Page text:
Saturday, December 3, 2011

Lessons

Fiction.  That is my usual genre of choice.  That is where my adventure as a writer began.  For whatever reason these characters come to life in my mind and I have to spill out their stories.  A conversation with a fellow writer reminded me of how close we are to these make-believe persons.  They are with you for however long it takes to fill the pages, and even linger on after.  The book might end, but their stories go on and on.  The fellow writer I spoke of lost a character in her most recent installment.  I didn't see it coming and admittedly cried like a baby.  We get attached to these figments of our imagination.  I still remember the first time I wrote a character's death.  I still get teary when I read back over the notes.  I've yet to release that series.  It's an ongoing project.

I have, however, dabbled in non-fiction.  It isn't much.  It's probably the shortest segment of my writing career.  I wrote it while muddling through a handful of hardships.  Then to add to it, I was at a part in a WIP where the MC experiences a tragedy.

I've since filed the work away and forgotten it.  I made it through the rough time.  I'd like to say all is better, but we all know how that goes.  Friends of mine have had such conflicts thrown into their lives.  Some willingly take what I know from the experience and put it to use.  Others wallow in the misfortune and let it drag them down.  I've seen couples who have been married longer than I've been alive call it quits.  I've seen couples who showed the most heartwarming and inspirational displays of affection for their spouse, then pack and leave in the middle of the night.  Then you have the ones who squabble and bicker and yet are the dearest couples I've ever seen.    There is no right or wrong way.  But there are lessons.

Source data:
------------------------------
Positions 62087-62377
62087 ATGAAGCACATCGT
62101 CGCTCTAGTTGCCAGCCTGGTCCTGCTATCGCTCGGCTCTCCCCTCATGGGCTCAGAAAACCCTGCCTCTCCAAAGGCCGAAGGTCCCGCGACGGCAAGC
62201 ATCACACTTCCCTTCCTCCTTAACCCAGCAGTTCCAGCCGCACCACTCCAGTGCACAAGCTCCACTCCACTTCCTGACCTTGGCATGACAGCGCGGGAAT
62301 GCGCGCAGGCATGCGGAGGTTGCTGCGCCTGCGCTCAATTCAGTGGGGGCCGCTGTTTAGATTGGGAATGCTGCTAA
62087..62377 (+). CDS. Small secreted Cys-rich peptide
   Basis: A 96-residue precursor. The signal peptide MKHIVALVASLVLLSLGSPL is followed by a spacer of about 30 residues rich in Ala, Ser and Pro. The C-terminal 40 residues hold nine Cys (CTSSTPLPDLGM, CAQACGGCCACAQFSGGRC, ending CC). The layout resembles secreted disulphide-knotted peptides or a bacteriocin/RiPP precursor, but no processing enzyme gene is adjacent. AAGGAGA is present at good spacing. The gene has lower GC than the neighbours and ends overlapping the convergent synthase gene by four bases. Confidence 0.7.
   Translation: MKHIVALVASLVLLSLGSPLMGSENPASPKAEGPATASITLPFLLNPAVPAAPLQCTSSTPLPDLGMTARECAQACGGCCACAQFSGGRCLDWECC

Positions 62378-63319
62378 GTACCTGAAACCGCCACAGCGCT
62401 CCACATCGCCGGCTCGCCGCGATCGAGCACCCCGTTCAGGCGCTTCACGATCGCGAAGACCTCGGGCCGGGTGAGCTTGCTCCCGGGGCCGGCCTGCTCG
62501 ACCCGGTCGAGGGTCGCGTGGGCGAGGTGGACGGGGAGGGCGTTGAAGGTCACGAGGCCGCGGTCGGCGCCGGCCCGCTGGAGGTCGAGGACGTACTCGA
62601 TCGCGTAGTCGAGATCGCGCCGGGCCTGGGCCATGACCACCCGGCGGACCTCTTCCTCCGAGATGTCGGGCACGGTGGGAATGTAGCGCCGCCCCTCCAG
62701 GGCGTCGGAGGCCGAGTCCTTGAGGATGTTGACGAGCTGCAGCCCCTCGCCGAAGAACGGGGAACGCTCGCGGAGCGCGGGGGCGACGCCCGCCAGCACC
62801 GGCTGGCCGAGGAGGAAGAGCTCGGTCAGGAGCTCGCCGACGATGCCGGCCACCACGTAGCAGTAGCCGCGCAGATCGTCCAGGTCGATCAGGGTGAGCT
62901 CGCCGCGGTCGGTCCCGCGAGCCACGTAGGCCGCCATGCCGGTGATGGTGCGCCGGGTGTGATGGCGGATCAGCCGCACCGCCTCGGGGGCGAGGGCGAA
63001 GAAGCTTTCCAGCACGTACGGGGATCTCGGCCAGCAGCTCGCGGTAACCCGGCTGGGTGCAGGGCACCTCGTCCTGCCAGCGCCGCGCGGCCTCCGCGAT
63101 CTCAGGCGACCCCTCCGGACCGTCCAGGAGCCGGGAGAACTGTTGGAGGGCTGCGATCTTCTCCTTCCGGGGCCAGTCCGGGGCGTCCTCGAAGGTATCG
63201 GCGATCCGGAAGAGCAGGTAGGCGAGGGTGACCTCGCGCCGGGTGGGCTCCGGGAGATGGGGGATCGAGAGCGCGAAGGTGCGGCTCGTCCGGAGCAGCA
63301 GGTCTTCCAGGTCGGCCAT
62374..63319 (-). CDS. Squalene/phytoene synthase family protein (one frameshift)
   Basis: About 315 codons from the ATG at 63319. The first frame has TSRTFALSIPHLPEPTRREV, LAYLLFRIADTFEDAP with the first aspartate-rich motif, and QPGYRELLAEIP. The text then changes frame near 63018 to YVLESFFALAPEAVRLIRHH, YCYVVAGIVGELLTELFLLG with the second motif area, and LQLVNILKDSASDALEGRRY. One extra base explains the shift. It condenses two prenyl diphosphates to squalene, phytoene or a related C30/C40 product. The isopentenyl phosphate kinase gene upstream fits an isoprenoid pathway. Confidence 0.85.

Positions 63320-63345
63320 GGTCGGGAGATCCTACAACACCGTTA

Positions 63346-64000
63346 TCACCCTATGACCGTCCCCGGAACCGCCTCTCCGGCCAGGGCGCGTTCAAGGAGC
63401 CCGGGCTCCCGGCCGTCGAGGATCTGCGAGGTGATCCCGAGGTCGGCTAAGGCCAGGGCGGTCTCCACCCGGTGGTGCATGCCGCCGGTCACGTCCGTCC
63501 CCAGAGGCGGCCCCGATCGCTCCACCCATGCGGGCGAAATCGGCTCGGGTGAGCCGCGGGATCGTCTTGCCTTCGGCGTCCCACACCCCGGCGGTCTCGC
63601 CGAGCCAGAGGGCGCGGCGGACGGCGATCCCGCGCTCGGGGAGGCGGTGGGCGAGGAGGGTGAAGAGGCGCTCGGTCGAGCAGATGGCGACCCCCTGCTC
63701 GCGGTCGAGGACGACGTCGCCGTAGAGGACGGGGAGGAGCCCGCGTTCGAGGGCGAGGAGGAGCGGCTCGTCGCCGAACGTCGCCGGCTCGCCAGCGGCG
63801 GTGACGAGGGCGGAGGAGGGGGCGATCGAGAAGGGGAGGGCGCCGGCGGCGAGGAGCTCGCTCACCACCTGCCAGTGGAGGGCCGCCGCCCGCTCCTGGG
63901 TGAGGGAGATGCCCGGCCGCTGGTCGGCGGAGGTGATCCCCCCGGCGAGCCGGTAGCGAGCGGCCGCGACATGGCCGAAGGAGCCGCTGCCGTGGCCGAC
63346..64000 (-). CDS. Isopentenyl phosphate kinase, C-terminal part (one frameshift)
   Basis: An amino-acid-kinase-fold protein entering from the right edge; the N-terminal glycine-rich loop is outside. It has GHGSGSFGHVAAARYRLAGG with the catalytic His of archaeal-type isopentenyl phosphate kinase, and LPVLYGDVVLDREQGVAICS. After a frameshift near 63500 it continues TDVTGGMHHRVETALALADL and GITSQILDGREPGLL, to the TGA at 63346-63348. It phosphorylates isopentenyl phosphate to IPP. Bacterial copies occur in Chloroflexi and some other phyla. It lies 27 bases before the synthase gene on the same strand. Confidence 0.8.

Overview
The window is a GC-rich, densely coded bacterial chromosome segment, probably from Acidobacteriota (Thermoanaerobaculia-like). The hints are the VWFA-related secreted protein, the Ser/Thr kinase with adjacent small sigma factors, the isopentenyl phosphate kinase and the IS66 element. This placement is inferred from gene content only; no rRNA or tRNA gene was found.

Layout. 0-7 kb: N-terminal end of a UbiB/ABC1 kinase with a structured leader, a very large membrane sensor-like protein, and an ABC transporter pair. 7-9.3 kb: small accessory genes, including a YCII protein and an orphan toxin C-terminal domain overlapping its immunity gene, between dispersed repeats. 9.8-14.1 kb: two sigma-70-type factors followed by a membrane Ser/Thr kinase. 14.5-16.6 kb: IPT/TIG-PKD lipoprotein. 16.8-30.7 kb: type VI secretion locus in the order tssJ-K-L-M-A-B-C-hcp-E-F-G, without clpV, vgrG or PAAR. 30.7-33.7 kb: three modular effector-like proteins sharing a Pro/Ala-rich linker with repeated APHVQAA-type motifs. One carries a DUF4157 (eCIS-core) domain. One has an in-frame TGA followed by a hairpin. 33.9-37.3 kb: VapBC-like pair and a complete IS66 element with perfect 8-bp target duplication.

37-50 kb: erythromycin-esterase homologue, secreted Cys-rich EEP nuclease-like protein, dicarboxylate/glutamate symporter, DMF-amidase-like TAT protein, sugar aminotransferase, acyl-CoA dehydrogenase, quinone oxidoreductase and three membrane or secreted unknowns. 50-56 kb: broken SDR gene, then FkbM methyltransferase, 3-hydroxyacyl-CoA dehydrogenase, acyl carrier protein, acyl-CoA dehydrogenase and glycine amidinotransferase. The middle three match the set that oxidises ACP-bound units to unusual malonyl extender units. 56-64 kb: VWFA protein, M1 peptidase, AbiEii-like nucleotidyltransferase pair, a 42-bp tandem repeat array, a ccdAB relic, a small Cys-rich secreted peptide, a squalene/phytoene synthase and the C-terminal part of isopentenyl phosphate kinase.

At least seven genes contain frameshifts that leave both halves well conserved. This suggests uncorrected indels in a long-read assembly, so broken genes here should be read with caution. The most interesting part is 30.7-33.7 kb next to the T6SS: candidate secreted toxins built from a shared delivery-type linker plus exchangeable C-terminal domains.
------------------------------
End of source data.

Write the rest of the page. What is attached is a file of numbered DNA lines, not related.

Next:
This is mine.

   
    A friend once told me that everyone falls in and out of love with their spouse throughout their marriage.  This is a normal thing.  Marriage is a perfect arrangement involving imperfect people.  It originated from a loving God, thus it is inevitably to be attacked by a jealous Devil.  Marriage can be a blessing, or it can be a curse.  It all depends on how hard you want to fight for it.  How long you want to work with it.  You have to remember to fall back in love.

    She never told me how intense the barrage of attacks would be.  Am I on the right side?  Am I fighting for, or against this relationship?  Is there a time when it's appropriate to surrender the battle.  How will I know?  I feel as though I've poured my life force into trying to save this bond.  It seems to merely be a bandage on a laceration.  It needs to heal from the inside before the hemorrhaging can be controlled. 

    How many times can a person be mentally and emotionally bludgeoned before they are rendered debilitated?  Is the effect always negative, or can one find a nourishing side to the raids?  If one is to look hard enough, they might possibly locate a point of return, a galvanized base to rebuild from. 

    My mother has always told me, "What doesn't kill you makes you stronger."  Strength is a good thing.  Endurance is better.  The desire to have both is hallowed.  The ability to is empowering.  A person who has the ability to be strong and to endure is untouchable as long as this one continues to put their power to use.  It demands constant awareness on this person's part.  Now, this being with the ability, they may be able to ensure their own survival, but they cannot aid just anyone they want to do the same.  Each person has to have the real desire to save themselves. 

    What does this have to do with marriage?   If one has the strength and endurance required to sustain a marriage, and their partner does not, it is futile and cruel to continue.  Both parties have to put a full and honest effort into the arrangement for there to be a chance of success.  There must be absolute faith in one another.  Unadulterated trust.  Not just the "fall back and I'll catch you" kind, but the "don't let go till we're through to the other side" kind.  The kind you never question, you never look back.  I experienced that once upon a time.